Microsoft and Apple are ready to bury the hatchet and adopt a common approach to multimedia standards and products.
The companies are holding talks that could result in the integration of Apple's QuickTime development environment into the Windows 95 and Windows NT environments, including support for the DirectX API set, sources says.
The agreement would include development of Apple's QuickTime Internet Movie Utility for Microsoft's Internet Explorer, giving Internet Explorer the same capability to capture and play streaming video over the Internet as Netscape Communications' Navigator browser.
If the two sides reach an agreement, Microsoft will develop an Internet Explorer plug-in for QuickTime and Apple will modify its technology to improve support for Windows' multimedia technologies.
Apple is already expanding the QuickTime development platform to the Windows environment, Apple executives have confirmed, and is working to support most of the DirectX APIs with QuickTime. Currently, QuickTime for Windows only offers playback capabilities.
"What's really happening here is that this is no longer a religious issue for either company," says Carlos Montalvo, head of Apple's QuickTime development efforts. "Microsoft can look at the numbers as well as we can and see that 60% of the video content on the Web is created by OpenDoc and another 30% is MPEG, which QuickTime can also read."
The rift between Microsoft and Apple is being bridged in other ways as well. Apple is bundling Microsoft's BackOffice suite with its Advanced Workgroup Solutions servers in Europe -- a move that could be duplicated in the United States if the effort is successful overseas, company sources say.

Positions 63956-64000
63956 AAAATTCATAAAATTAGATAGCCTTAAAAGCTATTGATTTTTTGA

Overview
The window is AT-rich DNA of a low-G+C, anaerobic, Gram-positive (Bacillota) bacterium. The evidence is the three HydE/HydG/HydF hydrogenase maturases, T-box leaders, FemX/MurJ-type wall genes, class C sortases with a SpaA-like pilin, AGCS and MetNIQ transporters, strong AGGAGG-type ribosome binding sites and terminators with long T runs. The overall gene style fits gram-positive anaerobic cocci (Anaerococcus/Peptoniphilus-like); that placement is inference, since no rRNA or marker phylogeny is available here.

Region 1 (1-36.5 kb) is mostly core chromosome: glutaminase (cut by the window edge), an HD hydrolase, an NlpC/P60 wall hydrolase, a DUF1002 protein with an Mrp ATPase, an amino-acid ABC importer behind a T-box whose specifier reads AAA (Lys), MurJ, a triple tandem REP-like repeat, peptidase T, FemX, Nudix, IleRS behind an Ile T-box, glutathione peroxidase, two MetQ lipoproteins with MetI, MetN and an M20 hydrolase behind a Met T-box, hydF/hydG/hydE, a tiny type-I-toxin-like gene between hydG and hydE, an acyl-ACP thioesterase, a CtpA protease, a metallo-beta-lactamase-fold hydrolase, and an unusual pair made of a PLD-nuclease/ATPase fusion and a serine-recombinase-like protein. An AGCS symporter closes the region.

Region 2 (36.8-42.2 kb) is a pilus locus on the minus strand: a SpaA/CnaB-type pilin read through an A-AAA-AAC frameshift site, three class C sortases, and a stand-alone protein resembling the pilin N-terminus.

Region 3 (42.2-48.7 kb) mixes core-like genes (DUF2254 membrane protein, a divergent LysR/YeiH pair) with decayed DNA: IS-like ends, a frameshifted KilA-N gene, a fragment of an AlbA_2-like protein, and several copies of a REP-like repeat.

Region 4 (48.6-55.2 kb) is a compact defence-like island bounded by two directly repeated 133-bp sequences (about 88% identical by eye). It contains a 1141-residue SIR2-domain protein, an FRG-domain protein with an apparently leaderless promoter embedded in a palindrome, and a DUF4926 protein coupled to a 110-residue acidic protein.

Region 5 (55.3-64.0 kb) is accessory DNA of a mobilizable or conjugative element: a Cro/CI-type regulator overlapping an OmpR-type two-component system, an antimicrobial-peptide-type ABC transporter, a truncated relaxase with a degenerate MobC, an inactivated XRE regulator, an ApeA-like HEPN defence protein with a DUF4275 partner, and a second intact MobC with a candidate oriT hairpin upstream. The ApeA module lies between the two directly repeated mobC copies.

"We've got to crawl before we can walk," one executive says.
And Microsoft head Bill Gates has assured Apple that the next iteration of its front-end suite of applications, Office 97, will be available for Macintosh as well as Windows.
Beyond making Apple's QuickTime Internet technology available, Apple will also integrate its QuickTime VR technology, which can be used to create a panoramic, 3D environment that can incorporate embedded objects within an image.
"Microsoft's ActiveMovie technology is very late," says one developer. "It hasn't even shipped the software developer's kit yet. Microsoft might not be that wedded to ActiveMovie anymore."
To replace ActiveMovie in Microsoft's affections, Apple would need to redo the QuickTime code to improve its support for Microsoft's underlying multimedia technology, primarily the DirectX API set.
Apple is working to incorporate support for most of the DirectX APIs into QuickTime. The crown jewel of those APIs is Direct3D, which competes head to head with Apple's QuickDraw 3D software.
Meanwhile, longtime Microsoft partner Intel is also seeking to work with Microsoft to provide video over the Internet.
Instead of using Apple's "fast start" streaming video technology -- which downloads enough data to start playing the video while downloading video behind the scenes -- Intel is trying to convince Microsoft to hold out for an improved version of Intel's existing video technology. This would feature a better compression algorithm that would enable users to decode video over the Internet on the fly.
Footnote: Since this story went to press Microsoft has denied it is in any negotiations to license QuickTime. Click here for the story.